« July 2003 | Main | September 2003 »

August 7, 2003

AdSense Update

I still haven't heard anything back from Google wrt the AdSense account. The initial turnaround to the application was hours; now, it's 2 days since I replied and nothing as of yet. Wonder what's going on.


Elite Force Aviator: George W. Bush - U.S. President and Naval Aviator - 12" Action Figure at KBtoys.com
Fantasy figure
Next in the Conservative Wingnut Fantasy Action Figure Series: Hillary Clinton, complete with penis and brownshirt.

August 6, 2003

Stupid policies, part 2

From Declan McCullagh's politech list: Ticketmaster will not allow you to opt-out of third party information sharing (translation: selling your name to spammers) if you buy tickets from them online:

By purchasing a ticket, or completing a registration form so that you are able to access a purchase page for a ticket, to a concert, game or other event on the Site, you consent (i.e., you opt-in) to us sharing your personal information with the venues, promoters, artists, teams, leagues and other third parties associated with that concert, game or other event ("Event Partners"). We cannot offer you a separate opportunity to opt-out, or not to consent, to our sharing of your personal information with them. Event Partners may use your personal information in accordance with their own privacy policies, and may consequently use your personal information to contact you and may share your personal information with others. You will need to contact those Event Partners who contact you to instruct them directly regarding your preferences for the use of your personal information by them.

This is just bad whichever way you look at it. It also pretty much guarantees that I will never buy tickets from them, online or offline. I'm sure that's not the result they wanted. But it's pretty much the only vote you've got when it comes to lousy service.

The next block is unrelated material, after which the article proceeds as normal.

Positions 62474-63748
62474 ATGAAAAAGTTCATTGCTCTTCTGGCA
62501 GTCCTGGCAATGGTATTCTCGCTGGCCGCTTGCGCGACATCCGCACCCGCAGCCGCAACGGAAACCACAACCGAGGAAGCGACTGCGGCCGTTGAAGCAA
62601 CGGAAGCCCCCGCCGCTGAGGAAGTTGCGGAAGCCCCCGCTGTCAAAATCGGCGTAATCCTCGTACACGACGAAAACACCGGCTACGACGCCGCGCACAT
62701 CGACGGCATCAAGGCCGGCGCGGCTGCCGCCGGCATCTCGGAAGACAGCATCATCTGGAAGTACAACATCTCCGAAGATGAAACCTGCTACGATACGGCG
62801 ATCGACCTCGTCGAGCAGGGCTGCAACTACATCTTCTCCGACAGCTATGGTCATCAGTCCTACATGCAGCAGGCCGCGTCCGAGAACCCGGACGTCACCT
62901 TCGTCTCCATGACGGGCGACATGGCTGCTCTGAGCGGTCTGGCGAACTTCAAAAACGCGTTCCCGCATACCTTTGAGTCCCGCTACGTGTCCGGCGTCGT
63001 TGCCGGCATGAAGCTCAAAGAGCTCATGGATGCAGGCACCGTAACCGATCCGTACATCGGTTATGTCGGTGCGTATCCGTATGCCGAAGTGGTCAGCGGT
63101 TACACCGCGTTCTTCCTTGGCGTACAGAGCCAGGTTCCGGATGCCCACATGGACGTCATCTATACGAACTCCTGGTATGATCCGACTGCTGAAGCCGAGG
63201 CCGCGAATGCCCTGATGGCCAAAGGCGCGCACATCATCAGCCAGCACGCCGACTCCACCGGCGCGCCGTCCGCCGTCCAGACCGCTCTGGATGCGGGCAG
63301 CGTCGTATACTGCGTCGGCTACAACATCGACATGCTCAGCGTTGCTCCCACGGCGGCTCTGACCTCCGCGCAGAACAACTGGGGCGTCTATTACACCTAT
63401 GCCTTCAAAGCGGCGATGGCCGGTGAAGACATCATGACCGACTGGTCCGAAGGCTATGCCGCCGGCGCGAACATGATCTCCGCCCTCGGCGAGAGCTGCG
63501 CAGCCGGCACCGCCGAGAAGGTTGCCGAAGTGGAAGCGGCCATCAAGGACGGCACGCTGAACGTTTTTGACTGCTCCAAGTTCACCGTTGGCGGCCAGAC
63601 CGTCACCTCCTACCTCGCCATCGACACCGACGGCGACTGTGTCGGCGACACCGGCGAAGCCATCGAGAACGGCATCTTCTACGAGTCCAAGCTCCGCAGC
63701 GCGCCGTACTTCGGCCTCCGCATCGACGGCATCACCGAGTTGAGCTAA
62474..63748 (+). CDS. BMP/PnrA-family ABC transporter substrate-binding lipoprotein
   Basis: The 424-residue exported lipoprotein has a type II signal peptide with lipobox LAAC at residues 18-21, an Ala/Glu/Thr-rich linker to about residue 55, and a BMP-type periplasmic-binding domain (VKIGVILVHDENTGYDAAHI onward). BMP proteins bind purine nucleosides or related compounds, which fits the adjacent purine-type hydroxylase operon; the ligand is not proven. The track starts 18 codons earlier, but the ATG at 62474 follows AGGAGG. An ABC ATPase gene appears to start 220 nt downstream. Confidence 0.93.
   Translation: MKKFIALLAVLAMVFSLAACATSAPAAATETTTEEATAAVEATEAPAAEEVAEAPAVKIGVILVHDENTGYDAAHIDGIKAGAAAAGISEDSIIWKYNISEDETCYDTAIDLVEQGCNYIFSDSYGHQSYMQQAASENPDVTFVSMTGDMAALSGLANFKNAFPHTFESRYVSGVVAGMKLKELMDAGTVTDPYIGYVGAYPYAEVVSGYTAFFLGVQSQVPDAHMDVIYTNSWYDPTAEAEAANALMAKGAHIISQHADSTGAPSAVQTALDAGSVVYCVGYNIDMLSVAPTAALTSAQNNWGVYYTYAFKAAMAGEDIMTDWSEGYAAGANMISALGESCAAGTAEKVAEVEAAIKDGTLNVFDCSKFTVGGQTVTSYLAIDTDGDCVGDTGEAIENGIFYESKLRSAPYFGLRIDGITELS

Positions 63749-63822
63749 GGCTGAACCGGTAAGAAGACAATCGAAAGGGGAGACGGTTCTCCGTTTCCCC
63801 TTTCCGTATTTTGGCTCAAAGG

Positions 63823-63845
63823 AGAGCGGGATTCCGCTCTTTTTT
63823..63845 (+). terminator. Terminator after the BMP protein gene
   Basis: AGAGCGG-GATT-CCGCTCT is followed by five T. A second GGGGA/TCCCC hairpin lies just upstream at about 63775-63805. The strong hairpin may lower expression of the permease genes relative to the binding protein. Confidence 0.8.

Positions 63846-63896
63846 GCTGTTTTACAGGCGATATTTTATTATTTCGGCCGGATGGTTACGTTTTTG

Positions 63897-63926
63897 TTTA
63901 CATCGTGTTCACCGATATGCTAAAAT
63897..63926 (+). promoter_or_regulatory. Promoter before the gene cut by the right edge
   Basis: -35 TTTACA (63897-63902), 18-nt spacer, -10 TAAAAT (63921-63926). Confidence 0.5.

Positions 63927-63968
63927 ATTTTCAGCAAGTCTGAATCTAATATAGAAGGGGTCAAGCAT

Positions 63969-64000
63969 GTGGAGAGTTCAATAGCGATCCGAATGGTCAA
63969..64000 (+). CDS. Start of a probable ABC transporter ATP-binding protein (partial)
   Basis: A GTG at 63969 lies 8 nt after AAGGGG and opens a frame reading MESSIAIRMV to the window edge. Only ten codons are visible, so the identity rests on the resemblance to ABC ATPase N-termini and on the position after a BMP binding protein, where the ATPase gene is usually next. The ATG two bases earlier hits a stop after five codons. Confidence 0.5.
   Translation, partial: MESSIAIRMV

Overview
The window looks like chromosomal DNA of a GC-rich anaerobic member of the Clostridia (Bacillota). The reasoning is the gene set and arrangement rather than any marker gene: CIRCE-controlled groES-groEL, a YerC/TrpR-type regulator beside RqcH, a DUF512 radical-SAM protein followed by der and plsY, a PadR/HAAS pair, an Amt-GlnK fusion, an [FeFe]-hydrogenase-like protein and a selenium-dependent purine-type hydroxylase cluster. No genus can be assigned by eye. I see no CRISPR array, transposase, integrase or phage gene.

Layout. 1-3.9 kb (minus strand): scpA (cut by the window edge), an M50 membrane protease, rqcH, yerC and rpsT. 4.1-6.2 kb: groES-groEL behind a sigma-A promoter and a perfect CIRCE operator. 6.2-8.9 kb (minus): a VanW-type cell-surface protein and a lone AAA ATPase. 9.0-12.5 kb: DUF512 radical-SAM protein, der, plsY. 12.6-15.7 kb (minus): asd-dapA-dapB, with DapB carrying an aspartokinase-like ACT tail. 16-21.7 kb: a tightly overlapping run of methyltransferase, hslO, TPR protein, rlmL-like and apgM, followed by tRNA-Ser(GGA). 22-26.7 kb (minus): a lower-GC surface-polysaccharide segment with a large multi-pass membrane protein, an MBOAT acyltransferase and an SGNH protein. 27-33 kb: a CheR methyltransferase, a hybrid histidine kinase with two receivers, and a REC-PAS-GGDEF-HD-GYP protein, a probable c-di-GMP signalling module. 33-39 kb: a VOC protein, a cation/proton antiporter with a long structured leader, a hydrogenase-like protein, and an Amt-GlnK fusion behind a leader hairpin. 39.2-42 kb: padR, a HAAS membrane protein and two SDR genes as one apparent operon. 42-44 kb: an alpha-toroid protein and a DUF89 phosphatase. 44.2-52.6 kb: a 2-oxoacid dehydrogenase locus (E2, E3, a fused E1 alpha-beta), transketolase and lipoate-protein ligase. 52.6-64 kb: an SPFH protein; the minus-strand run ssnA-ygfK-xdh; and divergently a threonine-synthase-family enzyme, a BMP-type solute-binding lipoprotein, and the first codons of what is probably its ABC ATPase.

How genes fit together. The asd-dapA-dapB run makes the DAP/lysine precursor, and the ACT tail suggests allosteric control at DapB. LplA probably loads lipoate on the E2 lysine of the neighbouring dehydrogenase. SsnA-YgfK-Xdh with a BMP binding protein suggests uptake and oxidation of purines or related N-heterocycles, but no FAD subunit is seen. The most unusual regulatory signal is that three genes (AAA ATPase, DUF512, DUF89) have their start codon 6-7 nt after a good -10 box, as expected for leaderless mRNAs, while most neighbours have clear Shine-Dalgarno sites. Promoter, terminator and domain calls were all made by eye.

some changes, additions

You may have noticed that I have made a couple small additions. One is the "recently moblogged" bit in the right hand column. I've been posting pics from a Nokia 3650 to a moblog at TextAmerica.. Nothing very frequent.

Another thing is that I have added an Amazon ad below the moblog section. Not that I think much is going to come of it, but I thought, what the hell, why not. Feel free to tell me why not.

I'm also thinking of writing something about the recent changes in the blogging world in general, but lately I've been much more interested in relaxing with my family than spending all my time immersed in tech. I get enough of it at work.


AdSense confusion

The other day I applied, like so many bloggers, to serve Google's AdSense banners on this site. The first thing I noticed while filling out the application was they ask for the base URL of the site, i.e. I entered www.panix.com instead of www.panix.com/~jbm/snappy, thinking that I'd get to qualify this later on in the application process.

As it turned out, this was not the case, thus meaning that I was applying as though I were the owner of panix.com. ((I actually have registered snappytheclam.com, but have not yet got round to finding hosting for it. Suggestions welcome, I've heard good things about cornerhost.)

Not the case. Later that day I got an answer back from Google: